The contemporary New York Knicks have a well deserved reputation as a bit of a mess. Despite recent successes, the James Dolan era has been typified by a lack of direction, poorly executed plans, and an apparent desire to appeal to the tabloids above the fan base. It's sometimes difficult to understand exactly what the franchise's long-term plan is, or if they even desire to have one.
So, naturally, the Knicks couldn't make it to training camp without a surprising change to their front office. As announced on Thursday, the team has replaced president and general manager Glen Grunwald with Steve Mills, who helped oversee team operations over one of the worst periods in franchise history. From Nate Taylor for The New York Times:
Steve Mills, who spent a decade as one of the highest-ranking executives at Madison Square Garden before departing in June 2009, will replace Glen Grunwald, who spent the last three seasons helping to transform the Knicks into a competitive team.
The Knicks said Grunwald would remain with the team as an adviser, but it was unclear how much he would be involved in future decisions.
Mills was president of Madison Square Garden from 2003 to 2008, a period in which the Knicks were in disarray on and off the court. It was Mills who recommended that Isiah Thomas be hired as the Knicks’ president in December 2003.
The move came to haunt Mills when another team executive, Anucha Browne Sanders, sued Thomas and the Garden in January 2006 for sexual harassment. Browne Sanders, who had been hired by Mills, was awarded $11.6 million in punitive damages by a jury in October 2007. (The case was later settled for $11.5 million.)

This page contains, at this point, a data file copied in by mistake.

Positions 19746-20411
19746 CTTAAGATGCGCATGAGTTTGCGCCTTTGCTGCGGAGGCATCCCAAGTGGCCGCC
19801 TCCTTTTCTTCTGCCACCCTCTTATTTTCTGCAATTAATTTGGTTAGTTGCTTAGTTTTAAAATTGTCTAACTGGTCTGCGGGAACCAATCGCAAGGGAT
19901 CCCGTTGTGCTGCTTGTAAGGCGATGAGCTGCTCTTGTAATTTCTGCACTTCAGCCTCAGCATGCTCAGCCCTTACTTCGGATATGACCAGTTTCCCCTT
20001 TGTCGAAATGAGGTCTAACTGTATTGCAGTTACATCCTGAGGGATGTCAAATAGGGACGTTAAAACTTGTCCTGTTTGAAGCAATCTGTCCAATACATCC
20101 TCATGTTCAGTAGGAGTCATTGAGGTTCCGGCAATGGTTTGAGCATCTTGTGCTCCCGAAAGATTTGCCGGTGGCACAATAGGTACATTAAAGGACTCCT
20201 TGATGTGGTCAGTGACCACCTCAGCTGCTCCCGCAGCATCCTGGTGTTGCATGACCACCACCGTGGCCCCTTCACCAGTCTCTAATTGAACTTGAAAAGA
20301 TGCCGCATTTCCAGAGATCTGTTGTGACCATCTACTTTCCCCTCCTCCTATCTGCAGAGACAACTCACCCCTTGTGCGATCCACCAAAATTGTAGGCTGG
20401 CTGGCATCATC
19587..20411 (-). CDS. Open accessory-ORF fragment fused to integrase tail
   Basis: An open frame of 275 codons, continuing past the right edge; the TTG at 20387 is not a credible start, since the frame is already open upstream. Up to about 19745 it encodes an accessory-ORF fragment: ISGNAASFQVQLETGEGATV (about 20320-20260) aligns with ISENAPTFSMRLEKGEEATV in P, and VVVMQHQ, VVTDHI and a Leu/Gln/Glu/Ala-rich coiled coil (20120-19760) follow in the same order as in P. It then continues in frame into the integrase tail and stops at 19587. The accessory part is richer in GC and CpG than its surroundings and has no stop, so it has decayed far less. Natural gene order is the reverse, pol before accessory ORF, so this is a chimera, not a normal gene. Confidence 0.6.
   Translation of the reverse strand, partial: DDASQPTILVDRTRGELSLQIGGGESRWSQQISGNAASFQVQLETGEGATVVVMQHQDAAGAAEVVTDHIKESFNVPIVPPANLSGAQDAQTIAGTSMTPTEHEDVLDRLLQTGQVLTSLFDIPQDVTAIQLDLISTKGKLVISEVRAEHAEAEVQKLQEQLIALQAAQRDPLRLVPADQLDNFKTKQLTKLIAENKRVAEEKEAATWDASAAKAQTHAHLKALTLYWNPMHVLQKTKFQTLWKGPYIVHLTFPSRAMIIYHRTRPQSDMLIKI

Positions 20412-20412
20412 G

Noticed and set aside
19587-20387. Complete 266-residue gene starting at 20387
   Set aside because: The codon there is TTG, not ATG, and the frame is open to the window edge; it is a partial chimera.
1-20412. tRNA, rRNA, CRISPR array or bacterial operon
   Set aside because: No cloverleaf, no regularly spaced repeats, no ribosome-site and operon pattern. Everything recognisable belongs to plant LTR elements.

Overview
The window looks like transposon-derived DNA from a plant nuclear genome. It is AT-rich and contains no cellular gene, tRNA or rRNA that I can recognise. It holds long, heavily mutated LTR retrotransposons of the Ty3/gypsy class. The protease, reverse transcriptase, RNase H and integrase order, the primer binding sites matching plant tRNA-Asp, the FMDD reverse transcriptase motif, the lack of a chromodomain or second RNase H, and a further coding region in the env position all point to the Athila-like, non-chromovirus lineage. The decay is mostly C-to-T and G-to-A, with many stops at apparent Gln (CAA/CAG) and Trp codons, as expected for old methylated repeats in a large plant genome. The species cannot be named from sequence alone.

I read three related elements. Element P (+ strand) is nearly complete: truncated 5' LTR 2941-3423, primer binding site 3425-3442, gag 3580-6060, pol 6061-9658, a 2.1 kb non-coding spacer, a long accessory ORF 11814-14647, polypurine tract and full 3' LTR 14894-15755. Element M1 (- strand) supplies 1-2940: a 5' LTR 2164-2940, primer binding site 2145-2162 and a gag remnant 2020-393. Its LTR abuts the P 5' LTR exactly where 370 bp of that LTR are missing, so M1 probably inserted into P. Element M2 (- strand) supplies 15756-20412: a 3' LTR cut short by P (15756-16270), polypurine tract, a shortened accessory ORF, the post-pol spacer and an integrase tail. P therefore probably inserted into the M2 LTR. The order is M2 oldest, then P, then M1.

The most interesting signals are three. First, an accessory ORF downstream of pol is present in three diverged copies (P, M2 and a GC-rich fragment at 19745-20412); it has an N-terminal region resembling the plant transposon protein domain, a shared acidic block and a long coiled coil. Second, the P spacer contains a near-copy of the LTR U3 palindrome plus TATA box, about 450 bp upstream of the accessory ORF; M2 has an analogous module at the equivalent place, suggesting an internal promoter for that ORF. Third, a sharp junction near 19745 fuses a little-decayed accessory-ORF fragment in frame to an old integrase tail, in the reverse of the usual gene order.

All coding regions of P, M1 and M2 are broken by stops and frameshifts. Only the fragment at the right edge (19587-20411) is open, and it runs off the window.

The decision is superficially peculiar. The years in which Mills oversaw MSG were fairly despicable ones for the Knicks, with Thomas guiding the team to horrendous seasons on the court and ignominy off it. Any decision that reminds people of that era would seem to be a bad one for the Knicks, an organization just now returning to prominence in the Eastern Conference. Grunwald appeared to be doing a fairly good job assembling a coherent and effective roster, but it's unclear how political concerns factor into the situation.
Public relations aren't all that matter, of course, and for all we know Mills has learned much and could become one of the best executives in the NBA. But this announcement, particularly in such close proximity to the season, smacks of a team flying by the seat of its pants. As ever, the Dolan Knicks appear unconcerned with reassuring their fans that everything will be okay.
Time will tell if this decision was the right one. For now, though, the Knicks are as Knicks-ian as ever.